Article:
SEAL rescue volunteer Sally Bunce only started 20 months ago but has already seen enough devastation along the Teesside and North Yorkshire coast to suggest that the entire eco system is at threat.

From dead crabs, lobsters and shellfish to malnourished seal pups and porpoises, the issue of sea life washing up on the shores has been ongoing since October and is an every day concern for locals.

On a visit to Skinningrove, where she has been cleaning the beach after a morning trip to Whitby to deliver a dead lobster for testing, she told of the grim reality of her role due to the rise in dead sea life.

“I have been seeing the impact it has on this year’s seal pups and it’s devastating,” she told The Northern Echo.

“They are hanging on by the skin of their teeth to survive yet their skin is peeling off. I know about 10 fishermen already who have sold their boats. It’s a dead zone.”

The Northern Echo: Sally Bunce, seal rescue volunteerSally Bunce, seal rescue volunteer

An investigation by DEFRA ruled a naturally occurring harmful algal bloom was the cause, but this is disputed by locals who say their concerns have gone unanswered and labelled the probe “pitiful”.  

Sally added: “It’s tragic that we have been left and ignored. This is the collapse of an entire eco system. I don’t see how they cannot open the investigation again.”

As area coordinator she has become a well-known presence along the local shoreline and has seen the crisis first hand.

“I’ve spoken to some divers who said the floor is littered with dead crustaceans. I can’t believe that we’re happy to kill our life source,” she said.

“It’s criminal and it’s negligence.”

The Northern Echo: Dead seals have washed up along the Teesside coastline Dead seals have washed up along the Teesside coastline

However, there are no plans to re-open the investigation, and DEFRA remains committed to its ruling that a naturally occurring harmful algal bloom is the most likely cause.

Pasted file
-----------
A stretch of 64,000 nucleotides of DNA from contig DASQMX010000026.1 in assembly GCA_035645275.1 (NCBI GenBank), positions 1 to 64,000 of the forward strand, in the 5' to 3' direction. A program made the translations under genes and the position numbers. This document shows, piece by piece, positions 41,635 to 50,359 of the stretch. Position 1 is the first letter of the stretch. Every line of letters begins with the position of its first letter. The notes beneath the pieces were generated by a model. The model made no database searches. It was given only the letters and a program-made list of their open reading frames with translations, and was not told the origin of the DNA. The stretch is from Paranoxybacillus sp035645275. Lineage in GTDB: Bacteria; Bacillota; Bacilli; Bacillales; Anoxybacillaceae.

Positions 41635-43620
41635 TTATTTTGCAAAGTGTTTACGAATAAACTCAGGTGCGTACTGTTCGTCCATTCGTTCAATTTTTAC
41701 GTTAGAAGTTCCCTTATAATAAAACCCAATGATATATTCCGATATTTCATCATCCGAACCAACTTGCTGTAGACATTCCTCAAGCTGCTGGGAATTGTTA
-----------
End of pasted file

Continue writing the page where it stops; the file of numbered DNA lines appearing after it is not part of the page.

A DEFRA spokeswoman said: “We are monitoring recent small scale wash ups at South Gare and the Tees area, and remain in close contact with both the local fishing industry and other partner agencies.”

This hasn’t stopped locals in their campaigning though. Instead, people believe the deaths are a direct consequence of dredging in the River Tees.

The Northern Echo: Saltburn beach Saltburn beach

The crisis is affecting beaches popular with dog walkers, day trippers and sun seekers, with South Gare, Marske and Saltburn highlighted as hotspots. With the water conditions proving fatal for some sea life many wonder how long it will be until the area is unsafe for summer swimmers.

It has also gained the attention of environmental campaigner George Monboit, who said: "Given that it has happened again, at a different time of year, government attempts to ascribe the disaster to natural causes look even less credible.

"We urgently need an open and unbiased investigation."

“This massive die off is devastating,” added Sally. “Is it going to be safe for people to bathe? The impact it could have if it’s not dealt with is going to impact more than just the fishermen.”

Sally says she spends five hours a day contacting politicians despite not receiving responses.  

“I am going to do my damnedest until we get to the bottom of this.

“There’s definitely something going on here and there’s a reason why it’s not been investigated like it should. Nobody wants to seem to find the truth.”

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